Hoi An has long been a cultural crossroad. More
than five centuries ago the Vietnamese nation of Dai Viet expanded
its territory southwards, encroaching on the Indianized Kingdom
of Champa, which covered much of what is now central Viet Nam.
Hoi An was built on the banks of the Thu Bon river
and used to be a transit maritime port in the 10th century. The
town became known for excellent quality bamboo curtains and rattan.
For a long time it used to be an important commercial centre and
South-East Asia's major international trading port: especially the
natural silk is usually home-made. After the 15th century, the merchant
ships from many countries like China, Holland, Britain, Japan, Portugal,
France, and Indonesia… stopped here for purchasing silk, pottery,
tea, pepper and lacquer ware… Hoi An has been well preserved.
Parts of Hoi An look exactly as they did in centuries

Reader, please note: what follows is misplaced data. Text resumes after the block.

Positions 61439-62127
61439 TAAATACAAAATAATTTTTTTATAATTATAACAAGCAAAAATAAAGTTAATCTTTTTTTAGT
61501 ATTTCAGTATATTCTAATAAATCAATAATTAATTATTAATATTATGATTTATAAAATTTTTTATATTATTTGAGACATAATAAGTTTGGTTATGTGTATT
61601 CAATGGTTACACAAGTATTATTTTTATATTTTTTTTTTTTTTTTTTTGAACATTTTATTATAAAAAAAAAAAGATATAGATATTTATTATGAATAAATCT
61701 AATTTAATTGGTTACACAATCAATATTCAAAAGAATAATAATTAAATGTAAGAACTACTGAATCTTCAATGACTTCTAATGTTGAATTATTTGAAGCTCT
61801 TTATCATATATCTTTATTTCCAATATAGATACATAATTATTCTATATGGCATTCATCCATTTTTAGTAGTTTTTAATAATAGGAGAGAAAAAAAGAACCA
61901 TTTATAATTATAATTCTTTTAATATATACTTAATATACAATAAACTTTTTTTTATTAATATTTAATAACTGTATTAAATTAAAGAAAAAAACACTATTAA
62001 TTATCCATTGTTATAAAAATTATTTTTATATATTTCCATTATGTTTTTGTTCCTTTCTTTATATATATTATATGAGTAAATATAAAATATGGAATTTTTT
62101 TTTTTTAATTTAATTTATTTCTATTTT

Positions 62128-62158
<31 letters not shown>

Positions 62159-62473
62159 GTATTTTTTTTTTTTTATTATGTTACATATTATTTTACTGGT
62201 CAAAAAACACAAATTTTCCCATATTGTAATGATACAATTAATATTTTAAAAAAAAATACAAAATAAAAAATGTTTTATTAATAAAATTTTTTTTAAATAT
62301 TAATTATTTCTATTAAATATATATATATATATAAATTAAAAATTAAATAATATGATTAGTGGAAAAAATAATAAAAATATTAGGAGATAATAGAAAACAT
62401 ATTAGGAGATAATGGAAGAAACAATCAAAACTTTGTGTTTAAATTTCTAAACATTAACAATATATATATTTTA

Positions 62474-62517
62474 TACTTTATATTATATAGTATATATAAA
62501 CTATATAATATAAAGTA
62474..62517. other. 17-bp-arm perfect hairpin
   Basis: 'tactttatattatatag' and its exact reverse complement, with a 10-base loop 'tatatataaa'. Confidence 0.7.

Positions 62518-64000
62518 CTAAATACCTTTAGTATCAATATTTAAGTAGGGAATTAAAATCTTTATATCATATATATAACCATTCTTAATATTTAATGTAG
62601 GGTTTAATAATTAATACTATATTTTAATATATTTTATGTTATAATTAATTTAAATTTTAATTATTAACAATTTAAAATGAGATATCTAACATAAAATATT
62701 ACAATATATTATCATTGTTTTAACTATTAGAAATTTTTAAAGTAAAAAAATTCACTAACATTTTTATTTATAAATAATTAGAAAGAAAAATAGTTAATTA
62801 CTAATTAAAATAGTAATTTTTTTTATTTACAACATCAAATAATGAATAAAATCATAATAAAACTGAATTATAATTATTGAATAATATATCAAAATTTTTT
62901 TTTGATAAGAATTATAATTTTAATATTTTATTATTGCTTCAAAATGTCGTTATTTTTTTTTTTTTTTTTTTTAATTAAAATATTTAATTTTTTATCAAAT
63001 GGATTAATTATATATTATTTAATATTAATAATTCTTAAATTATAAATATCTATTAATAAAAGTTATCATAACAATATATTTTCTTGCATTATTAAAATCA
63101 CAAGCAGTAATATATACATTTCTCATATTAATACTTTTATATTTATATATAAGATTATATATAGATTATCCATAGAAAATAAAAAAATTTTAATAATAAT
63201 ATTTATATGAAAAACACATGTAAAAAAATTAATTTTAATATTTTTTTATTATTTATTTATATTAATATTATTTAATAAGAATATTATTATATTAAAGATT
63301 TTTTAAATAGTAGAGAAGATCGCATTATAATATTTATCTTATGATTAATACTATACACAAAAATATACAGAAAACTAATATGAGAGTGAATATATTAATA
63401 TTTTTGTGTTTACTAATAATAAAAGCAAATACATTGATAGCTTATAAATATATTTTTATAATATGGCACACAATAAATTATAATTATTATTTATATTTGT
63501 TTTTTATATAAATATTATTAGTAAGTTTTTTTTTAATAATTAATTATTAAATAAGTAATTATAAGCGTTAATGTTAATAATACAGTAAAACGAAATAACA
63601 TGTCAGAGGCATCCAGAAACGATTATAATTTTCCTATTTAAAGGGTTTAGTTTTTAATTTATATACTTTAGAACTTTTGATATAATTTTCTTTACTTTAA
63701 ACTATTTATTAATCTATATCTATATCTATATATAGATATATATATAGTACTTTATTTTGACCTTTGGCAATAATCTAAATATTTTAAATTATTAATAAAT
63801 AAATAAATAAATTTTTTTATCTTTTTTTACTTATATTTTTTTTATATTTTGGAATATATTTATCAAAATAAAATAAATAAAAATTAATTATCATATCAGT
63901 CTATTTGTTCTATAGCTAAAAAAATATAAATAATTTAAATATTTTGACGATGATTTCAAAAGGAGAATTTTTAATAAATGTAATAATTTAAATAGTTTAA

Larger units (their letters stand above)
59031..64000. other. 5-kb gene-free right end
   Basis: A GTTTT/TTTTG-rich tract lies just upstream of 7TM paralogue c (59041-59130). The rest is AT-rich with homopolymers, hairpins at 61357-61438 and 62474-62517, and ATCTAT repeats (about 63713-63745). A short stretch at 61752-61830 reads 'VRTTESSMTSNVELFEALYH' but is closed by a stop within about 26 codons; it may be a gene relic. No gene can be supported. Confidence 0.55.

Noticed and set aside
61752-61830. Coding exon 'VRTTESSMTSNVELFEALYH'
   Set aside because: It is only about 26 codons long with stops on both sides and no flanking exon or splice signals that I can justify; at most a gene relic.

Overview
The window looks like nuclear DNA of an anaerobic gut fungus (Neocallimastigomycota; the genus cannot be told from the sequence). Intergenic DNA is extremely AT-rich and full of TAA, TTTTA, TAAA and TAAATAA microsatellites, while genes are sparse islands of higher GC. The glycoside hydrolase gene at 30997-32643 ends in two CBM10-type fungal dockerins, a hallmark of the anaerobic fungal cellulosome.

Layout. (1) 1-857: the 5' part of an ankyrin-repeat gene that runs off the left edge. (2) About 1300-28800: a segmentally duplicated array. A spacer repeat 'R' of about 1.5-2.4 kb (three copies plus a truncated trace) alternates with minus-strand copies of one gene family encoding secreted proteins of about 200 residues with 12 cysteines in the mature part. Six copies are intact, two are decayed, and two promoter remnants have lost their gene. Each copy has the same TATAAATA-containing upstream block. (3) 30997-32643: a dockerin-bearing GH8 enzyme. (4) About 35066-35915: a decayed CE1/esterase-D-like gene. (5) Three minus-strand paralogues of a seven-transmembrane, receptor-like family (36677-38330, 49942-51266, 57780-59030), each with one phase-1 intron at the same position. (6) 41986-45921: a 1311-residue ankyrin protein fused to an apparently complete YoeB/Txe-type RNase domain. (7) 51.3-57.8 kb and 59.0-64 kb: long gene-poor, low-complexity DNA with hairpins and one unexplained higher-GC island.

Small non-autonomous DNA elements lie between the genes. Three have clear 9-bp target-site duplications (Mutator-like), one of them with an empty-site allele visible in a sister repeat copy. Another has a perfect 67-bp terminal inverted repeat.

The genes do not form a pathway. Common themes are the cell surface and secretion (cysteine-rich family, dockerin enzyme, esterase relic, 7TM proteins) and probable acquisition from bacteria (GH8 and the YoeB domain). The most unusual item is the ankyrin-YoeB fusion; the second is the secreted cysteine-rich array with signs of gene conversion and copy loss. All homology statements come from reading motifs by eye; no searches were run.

past and the town retains the old world feel. With its narrow streets
and quaint mix of architecture, picturesque Hoi An is a favorite
with many foreign visitors. Visitors may have much interest in the
structure of old houses made of hard wood, decorated with lacquered
boards and panels engraved with Chinese characters and Japanese
characters, like the old Chinese Pagodas and the famous Temple Bridge
built in 1593 by the Japanese.
It is very interesting to go for a walk along the
narrow streets to the Hoi An market, which is filled with wares
from as far afield as India and Europe. Colorful guildhalls, founded
by ethnic Chinese from Guangdong and Fujian provinces, stand quietly,
a testament to the town's trading roots.
Hoi An, the third site in Viet Nam recognized for
its World Cultural Heritage by UNESCO, boasts 194 historical sites
including 87 pagodas, temples and communal houses, 82 ancient tube-shaped
houses, 24 ancient wells and an ancient tiled bridge.
Hoi An is a big attraction now for thousand of
tourists to get away from the crowded streets of Da Nang.